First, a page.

CHARLESTOWN NEVIS (August 28, 2006)
Plans are afoot for a major facelift for Nevis’ major cultural festival Culturama. Minister of Culture in the Nevis Island Administration (NIA) the Honourable Hensley Daniel made the announcement recently on the heels of the recently concluded Culturama Festival earlier this month.
Mr. Daniel disclosed at a press conference at the Nevis Credit Union Conference Room in Charlestown recently, that the NIA would seek to introduce legislation in the near future that would allow for Culturama to be run as a statutory body and to be governed by a board of directors.
The move he explained would be in an effort to make the 32 year old Culturama Festival a less government subsidized and a more financially viable event. The Culture Minister said the time had come as well to seek to intertwine the festival with the island’s vibrant the tourism industry.
“It is left to a Committee to run Culturama and we [NIA] are of the view from a government standpoint, that we are shortly going to introduce legislation to incorporate Culturama and to make it a statutory body with a board with people who can help to market the festival some more, who can improve the financial management and who can look at developing activities during Culturama which would have the dual impact of giving expression to the culture and of generating some revenue.
“I think, given the way of the international community we have to think in terms of these things. As a government there is a heavy subvention which is provided we think Culturama has the potential to stand on its own so we want to give it some additional teeth, if you wish with legislation to make it into a statutory body,” he said.
According to Mr. Daniel, it was also the view of the Administration that Culturama ought to be the zenith of cultural activities on Nevis and as such there was the need to infuse some efforts into the community at the parish level.
He said there was also the need to give people a sense that they would help to develop and participate in cultural activities outside of the Culturama season, which would give expression to village and community festivals which would bind the communities.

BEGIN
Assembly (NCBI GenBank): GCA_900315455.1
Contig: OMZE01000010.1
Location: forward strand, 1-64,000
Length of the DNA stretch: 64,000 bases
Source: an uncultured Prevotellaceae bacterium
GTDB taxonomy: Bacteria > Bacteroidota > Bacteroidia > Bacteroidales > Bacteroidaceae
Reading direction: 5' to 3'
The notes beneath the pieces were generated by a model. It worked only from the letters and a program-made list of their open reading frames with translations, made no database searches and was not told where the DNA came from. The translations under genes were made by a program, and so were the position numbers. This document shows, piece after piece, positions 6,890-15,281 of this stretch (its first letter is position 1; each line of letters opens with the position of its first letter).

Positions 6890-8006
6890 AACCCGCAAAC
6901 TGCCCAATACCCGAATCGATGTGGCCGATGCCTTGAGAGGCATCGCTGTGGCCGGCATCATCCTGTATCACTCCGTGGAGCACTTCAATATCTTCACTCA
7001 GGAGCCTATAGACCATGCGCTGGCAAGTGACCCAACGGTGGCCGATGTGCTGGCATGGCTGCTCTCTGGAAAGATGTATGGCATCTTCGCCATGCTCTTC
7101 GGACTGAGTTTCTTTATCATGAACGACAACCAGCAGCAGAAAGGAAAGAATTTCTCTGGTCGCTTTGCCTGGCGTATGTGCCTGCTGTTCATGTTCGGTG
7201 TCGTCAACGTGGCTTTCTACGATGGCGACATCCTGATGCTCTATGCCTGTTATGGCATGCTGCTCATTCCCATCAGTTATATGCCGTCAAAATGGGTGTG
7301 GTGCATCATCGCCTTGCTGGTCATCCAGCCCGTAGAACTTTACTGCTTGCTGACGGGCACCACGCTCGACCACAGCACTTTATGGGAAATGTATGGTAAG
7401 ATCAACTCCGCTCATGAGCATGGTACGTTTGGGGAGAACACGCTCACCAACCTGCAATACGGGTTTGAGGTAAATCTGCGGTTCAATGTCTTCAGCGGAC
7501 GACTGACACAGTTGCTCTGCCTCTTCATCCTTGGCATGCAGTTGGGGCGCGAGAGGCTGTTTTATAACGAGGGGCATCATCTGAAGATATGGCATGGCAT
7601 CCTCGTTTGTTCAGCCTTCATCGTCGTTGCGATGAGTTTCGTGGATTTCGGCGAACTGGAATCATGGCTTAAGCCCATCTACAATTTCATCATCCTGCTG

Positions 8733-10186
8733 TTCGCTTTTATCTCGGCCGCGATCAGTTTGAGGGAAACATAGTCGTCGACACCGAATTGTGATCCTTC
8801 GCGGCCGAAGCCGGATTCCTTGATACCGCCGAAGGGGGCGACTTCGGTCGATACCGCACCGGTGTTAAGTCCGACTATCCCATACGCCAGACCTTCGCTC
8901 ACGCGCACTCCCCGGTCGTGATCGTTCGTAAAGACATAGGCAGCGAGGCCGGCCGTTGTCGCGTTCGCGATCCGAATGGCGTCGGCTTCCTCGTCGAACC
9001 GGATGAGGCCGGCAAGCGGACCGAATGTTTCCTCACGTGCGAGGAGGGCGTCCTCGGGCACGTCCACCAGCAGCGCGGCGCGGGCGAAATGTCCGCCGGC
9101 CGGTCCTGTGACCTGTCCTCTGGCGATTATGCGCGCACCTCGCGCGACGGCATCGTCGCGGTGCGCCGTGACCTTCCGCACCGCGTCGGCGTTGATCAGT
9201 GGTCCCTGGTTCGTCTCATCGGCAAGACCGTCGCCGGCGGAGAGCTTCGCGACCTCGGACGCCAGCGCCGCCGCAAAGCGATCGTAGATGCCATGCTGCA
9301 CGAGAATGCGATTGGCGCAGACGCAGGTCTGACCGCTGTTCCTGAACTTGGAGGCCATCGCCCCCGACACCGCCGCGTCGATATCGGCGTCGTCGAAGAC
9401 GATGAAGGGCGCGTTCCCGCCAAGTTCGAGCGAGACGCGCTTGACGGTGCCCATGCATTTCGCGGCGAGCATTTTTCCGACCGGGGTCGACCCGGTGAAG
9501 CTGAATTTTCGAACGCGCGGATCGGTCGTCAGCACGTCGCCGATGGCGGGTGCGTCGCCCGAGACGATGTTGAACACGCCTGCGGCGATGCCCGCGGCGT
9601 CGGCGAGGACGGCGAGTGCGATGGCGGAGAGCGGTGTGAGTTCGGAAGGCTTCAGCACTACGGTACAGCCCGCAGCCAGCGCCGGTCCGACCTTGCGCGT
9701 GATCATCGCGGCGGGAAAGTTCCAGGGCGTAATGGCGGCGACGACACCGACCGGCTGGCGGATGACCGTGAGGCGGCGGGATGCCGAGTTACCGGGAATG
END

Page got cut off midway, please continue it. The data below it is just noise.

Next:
The need to include the youth was another critical issue Mr. Daniel said, citing that it would be a necessary move to secure the sustainability of Culturama in the future.
“If we are going to sustain Culturama, we have to make a more strident effort to engage the young people in the festival so that the schools in the community particularly the secondary schools have to become far more engaged in Culturama, not just from a participatory point of view but Culturama must find its way in the discussion of social study it must find its way in the discussion of tourism it must find its way in the discussion of civics and so on, so that we get a greater appreciation for what we are doing.
“Also, I think we have to build the archives. There has to be some greater effort at documentation of what happened over the years. This is a festival which must be linked to our museums and the whole aspect of preservation and conservation. So we would like to spend some time, some effort some money in that regard so that we don’t just do the things for fun everything has a market value,” Mr. Daniel said.
According to the Culture Minister, Culturama had evolved over the years since its inception in 1974. He said that the festival had been designed by its founders, to give a vital thrust to what was perceived to be the dying traditional customs; to stimulate an interest in the birth of our cultural heritage; to create a climate in which indigenous folk art can reassert itself and flourish; to raise funds for the construction of a community centre which would serve as a base for the projection and cultural awareness programmes.
Meantime Mr. Antonyo Liburd, Executive Director of the Culturama Secretariat charged with implementing Culturama who was also present in retrospect described the 2005 Culturama festivals as being a success.
“Culturama 2006 in retrospect, in the Committee’s view, we had a very successful festival. When we speak in terms of success, we are not speaking in terms of financial success because festivals in the region are not known to make large sums of profits. When we speak of success, we look at the fact that we provided an environment in which local people could showcase their talent; we provided an avenue for young people to learn more about their cultural heritage and the fact that we provided an avenue for Nevis culture to be showcased.
“If we were to look at the financial side, not directly into the coffers of the Nevis Culturama Committee, we would recognize that we also provided an avenue for local entrepreneurs to make a lot of money and a tremendous amount of money was generated within the economy,” Mr. Liburd said.